So promises is a low level tool. We used it to create a concept of flow, but as with all low level tools, abstractions can be made to make them more powerful. Also because it is low level there is no way to statically analyse how things will run, but function-tree can. A static analysis means that we get a serializable representation of the flow. For example the flow above:


{
  type: 'sequence',
  items: [{
    type: 'function',
    name: 'hasBananasUrl',
    paths: {
      true: {
        type: 'function',
        name: 'getBananas'
      },
      false: {
        type: 'sequence',
        items: []
      }
    }
  }, {
    type: 'function',
    name: 'getApples'
  }, {
    type: 'function',
    name: 'createBasket'    
  }, {
    type: 'function',
    name: 'set'    
  }]
}

With a static representation like this we are able to create developer tools. When you use function-tree, either in the browser or on the server you will be able to use a developer tool that gives you all the information about the executions. You will see what executions are made, the props, side effects run and their arguments, sequence execution, parallel execution… even how you compose together the functions and sequences of functions. This is not something you would be able to do with pure promises.

This is an example of the function-tree debugger:

Async / Await

But you might say… why even try to define this flow with promises? You can just use the new async/await. Even though async await does make it easier to define flows compared to promises it does not encourage declarative code, it encourages imperative code. Let us convert the example above:


async function startAsyncAwaitFlow (props) {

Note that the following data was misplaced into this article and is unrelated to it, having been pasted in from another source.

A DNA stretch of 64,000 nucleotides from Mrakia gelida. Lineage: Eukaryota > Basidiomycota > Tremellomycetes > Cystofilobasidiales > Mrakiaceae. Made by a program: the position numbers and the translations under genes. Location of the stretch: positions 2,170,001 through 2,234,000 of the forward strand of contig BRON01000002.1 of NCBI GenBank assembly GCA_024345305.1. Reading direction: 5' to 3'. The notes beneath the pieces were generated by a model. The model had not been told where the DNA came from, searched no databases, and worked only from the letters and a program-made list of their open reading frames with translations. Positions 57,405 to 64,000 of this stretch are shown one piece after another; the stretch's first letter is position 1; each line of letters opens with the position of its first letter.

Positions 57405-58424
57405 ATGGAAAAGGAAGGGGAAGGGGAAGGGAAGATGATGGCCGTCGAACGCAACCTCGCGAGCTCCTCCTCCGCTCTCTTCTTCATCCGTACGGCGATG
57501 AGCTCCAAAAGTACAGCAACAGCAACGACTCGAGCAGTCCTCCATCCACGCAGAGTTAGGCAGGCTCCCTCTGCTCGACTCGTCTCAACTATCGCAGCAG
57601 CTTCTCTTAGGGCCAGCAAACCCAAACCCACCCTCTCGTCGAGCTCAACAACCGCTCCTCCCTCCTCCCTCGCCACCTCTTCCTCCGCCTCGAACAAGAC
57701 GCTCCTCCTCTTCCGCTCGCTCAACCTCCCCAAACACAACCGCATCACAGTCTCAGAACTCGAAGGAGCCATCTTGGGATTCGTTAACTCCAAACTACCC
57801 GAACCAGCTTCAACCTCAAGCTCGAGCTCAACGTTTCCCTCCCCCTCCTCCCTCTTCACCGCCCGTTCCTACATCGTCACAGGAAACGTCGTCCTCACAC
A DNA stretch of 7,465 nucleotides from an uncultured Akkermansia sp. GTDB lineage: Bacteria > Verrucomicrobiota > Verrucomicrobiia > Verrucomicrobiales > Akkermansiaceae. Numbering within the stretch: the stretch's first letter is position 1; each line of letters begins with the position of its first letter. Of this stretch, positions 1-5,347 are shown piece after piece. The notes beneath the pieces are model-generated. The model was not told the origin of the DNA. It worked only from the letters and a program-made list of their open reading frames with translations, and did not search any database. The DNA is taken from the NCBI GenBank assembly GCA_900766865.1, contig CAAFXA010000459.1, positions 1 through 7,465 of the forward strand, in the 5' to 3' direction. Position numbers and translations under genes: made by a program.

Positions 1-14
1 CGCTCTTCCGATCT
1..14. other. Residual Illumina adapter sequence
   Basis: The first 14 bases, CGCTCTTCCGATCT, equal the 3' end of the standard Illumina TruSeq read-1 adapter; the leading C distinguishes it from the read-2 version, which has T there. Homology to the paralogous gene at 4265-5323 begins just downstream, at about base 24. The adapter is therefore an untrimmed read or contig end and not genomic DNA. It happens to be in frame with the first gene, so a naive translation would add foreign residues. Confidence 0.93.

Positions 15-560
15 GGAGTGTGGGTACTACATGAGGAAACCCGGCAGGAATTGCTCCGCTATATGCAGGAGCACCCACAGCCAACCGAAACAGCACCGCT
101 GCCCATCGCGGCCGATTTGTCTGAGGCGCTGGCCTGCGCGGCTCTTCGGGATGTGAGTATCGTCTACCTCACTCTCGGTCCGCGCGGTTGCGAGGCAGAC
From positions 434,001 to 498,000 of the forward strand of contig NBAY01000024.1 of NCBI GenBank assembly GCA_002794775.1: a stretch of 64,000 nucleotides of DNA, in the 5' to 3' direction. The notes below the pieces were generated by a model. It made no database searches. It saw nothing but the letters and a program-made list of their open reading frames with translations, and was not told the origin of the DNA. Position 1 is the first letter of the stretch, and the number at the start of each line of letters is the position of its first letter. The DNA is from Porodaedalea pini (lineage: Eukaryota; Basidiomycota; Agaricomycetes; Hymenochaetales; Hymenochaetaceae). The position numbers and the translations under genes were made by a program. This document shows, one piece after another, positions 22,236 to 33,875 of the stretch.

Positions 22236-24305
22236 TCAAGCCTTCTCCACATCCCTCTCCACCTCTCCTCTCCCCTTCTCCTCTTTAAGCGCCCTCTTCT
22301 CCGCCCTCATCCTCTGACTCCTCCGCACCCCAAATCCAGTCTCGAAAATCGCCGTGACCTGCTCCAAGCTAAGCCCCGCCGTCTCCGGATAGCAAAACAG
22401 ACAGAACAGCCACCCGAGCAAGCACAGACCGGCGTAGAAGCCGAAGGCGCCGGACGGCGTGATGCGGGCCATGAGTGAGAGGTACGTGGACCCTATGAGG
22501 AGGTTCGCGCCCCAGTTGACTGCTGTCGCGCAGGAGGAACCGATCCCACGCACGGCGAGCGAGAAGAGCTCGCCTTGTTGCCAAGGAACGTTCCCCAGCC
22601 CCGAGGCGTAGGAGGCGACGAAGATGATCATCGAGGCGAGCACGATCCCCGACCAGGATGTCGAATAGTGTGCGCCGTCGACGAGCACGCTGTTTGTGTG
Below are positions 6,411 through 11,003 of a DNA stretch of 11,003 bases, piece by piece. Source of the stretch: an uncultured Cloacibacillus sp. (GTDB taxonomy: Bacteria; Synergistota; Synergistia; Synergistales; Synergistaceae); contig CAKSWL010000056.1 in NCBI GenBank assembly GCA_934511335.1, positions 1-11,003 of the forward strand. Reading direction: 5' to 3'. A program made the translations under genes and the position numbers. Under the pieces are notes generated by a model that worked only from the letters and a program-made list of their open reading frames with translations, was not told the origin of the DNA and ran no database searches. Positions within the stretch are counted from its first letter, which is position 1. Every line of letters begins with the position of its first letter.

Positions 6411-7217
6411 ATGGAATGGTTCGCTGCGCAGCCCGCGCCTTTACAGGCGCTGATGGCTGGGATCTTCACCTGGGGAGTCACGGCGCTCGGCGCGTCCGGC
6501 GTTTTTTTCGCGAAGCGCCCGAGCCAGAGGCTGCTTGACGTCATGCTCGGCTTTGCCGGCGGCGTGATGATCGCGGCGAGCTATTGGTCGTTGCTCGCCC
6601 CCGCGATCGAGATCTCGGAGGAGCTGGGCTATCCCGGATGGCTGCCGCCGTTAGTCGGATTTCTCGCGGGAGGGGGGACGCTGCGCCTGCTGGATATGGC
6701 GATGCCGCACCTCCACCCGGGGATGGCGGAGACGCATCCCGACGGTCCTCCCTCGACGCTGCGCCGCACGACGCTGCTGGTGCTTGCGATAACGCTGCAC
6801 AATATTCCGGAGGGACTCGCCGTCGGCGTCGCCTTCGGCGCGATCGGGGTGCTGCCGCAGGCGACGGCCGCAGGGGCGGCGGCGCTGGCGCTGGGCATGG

let bananas = null

  if (props.bananasUrl) {
    bananas = await get(bananasUrl)
  }

  const apples = await get(props.applesUrl)
  const basket = [bananas, apples]

  state.fruitBasket = basket
}

startAsyncAwaitFlow({
  bananasUrl: '/bananas',
  applesUrl: '/apples'
})

Async / await allows us to more naturally access shared variables, as the flow is defined in one function, but it is not declarative. In this example we need to read all the implementation details to understand what it does conceptually. Declarative by definition helps readability and it allows us to create tools like the debugger.

It is also difficult to test this code, as we are likely to point to “outside side effects”.

None of the code in the example above can be partly reused, unlike:


const getFruits = [
  hasBananasUrl, {
    true: getBananas,
    false: []
  },
  getApples
]

ft.run({
  bananasUrl: '/bananas',
  applesUrl: '/apples'
}, [
  getFruits,
  createBasket,
  set('fruitBasket', 'basket')
])

Summary

So this article was not about saying that promises and async/await are bad. They are great! But they are also a bit too low level when we want to handle complex flows and write code that is readable and maintainable. With function-tree you get some opinions and guarantees:

  • Your side effects are separated from the execution, meaning that testing is easier
  • You never have to break out of declarative code, as all you need is on the context. Even when diverging execution you use declarative paths
  • High degree of composability. You can safely create a function that operates on its context without thinking about “the stuff around it”. You can compose this function into any tree definition, making flows truly feel like putting together lego blocks
  • Debugging flows can be difficult when your only reference is the code itself. With function-tree you get a debugger that understands the flow and gives you insight on a higher abstraction level

The function-tree project was not just some idea or theory. After the first iteration of the Cerebral project it was obvious that this implementation could power more than the framework itself, it could be published as a standalone abstraction to handle flows. During development of Cerebral 2 there has been many iterations, testing function-tree in many different scenarios and it has proven itself to be a practical way to structure your code.

If you want to try function-tree you can head over to the Cerebral website or check out the repo to get going quickly.